U-turn on collège Latin teaching

New secondary school curriculum will still include some ancient languages, after campaign by teachers and historians

14 May 2015

PROPOSALS to scrap teaching of ancient languages and culture from France's secondary school curriculum appear to have been overturned, after a fierce campaign by academics.

Education minister Najat Vallaud-Belkacemm, who is overseeing a wide-ranging reform of secondary (collège) education, has asked the body drawing up the new curriculum to factor in Ancient Greek and Latin teaching as part of the French-language programme for pupils aged 12-15 (5ème to 3ème).

Classics teaching did not feature in the first draft of the plan - leading to protests from some teachers and academics, as well as prominent politicians including François Bayrou and Jack Lang.

The education minister then offered a compromise, adding an hour a week back into the timetable for pupils in 5ème and two hours in 4ème and 3ème, but critics said this did not go far enough.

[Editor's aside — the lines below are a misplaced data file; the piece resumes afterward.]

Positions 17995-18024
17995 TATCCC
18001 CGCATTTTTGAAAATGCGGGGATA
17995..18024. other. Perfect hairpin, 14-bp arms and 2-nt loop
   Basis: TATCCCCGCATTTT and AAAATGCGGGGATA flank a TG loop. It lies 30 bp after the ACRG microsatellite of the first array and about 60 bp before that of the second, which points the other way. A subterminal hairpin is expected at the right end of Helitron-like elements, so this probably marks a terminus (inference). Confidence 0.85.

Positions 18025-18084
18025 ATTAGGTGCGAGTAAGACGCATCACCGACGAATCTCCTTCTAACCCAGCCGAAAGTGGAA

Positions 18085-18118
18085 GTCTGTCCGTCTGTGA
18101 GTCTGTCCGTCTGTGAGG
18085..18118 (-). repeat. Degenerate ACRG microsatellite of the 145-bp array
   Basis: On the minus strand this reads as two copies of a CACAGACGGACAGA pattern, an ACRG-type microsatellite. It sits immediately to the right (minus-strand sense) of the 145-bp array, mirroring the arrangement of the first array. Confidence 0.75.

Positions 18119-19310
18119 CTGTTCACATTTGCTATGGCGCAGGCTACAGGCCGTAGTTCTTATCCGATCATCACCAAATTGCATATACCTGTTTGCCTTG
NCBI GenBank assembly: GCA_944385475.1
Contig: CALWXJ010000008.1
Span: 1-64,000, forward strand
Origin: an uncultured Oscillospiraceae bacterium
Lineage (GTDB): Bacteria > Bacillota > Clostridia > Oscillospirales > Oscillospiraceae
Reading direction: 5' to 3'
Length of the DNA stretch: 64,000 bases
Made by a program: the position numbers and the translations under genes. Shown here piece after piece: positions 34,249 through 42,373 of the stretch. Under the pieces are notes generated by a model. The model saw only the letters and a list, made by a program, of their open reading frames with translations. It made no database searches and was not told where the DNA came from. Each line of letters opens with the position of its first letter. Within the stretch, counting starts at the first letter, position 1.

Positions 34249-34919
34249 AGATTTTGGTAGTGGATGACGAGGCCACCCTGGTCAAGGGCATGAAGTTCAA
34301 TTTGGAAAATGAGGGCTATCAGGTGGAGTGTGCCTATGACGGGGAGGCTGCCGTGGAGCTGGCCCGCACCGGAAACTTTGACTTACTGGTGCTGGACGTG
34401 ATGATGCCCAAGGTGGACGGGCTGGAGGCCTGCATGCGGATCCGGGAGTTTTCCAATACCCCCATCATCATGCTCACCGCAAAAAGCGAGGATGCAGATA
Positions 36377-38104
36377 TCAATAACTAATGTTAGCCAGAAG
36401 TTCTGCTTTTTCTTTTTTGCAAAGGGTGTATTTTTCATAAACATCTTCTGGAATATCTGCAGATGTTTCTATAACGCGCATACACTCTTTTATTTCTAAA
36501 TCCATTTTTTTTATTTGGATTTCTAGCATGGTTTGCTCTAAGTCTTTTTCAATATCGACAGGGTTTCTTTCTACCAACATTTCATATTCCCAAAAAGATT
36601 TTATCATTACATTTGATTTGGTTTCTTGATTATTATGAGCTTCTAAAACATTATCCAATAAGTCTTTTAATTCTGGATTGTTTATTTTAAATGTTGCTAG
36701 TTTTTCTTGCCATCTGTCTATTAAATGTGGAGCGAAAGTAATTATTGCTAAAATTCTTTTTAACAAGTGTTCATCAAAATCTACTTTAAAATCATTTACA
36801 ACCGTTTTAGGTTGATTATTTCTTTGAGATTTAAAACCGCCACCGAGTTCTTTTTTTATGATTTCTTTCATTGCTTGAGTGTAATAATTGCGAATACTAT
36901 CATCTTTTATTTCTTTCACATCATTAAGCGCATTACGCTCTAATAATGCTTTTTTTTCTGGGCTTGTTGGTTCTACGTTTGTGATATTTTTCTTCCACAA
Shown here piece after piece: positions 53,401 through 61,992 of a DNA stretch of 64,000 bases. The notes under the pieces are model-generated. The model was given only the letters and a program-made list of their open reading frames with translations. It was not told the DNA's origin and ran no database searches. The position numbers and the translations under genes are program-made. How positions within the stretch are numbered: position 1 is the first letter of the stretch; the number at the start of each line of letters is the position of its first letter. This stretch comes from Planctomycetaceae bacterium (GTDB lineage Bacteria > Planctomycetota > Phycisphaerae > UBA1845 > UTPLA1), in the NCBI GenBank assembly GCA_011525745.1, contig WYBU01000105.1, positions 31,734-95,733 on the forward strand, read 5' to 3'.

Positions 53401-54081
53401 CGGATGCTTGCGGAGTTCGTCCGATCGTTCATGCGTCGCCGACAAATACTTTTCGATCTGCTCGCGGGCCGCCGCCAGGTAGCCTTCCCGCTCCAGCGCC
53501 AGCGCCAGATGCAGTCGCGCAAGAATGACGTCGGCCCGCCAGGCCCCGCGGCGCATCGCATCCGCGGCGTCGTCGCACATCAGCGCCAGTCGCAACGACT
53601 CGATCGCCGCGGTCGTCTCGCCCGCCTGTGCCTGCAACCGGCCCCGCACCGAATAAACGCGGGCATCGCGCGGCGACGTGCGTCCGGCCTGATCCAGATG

The president of the Conseil Supérieur des Programmes, which will decide on the new curriculum changes, has spoken of an "over-reaction by some intellectuals who haven't read the whole project".

Michel Lussault said: "I've been called all sorts of names. The education minister will meet historians and we will organise a forum at the Sorbonne. We will listen to everything that's said when we draw up our final plan."

That plan is due for September, and would come into force from the following rentrée, 2016.

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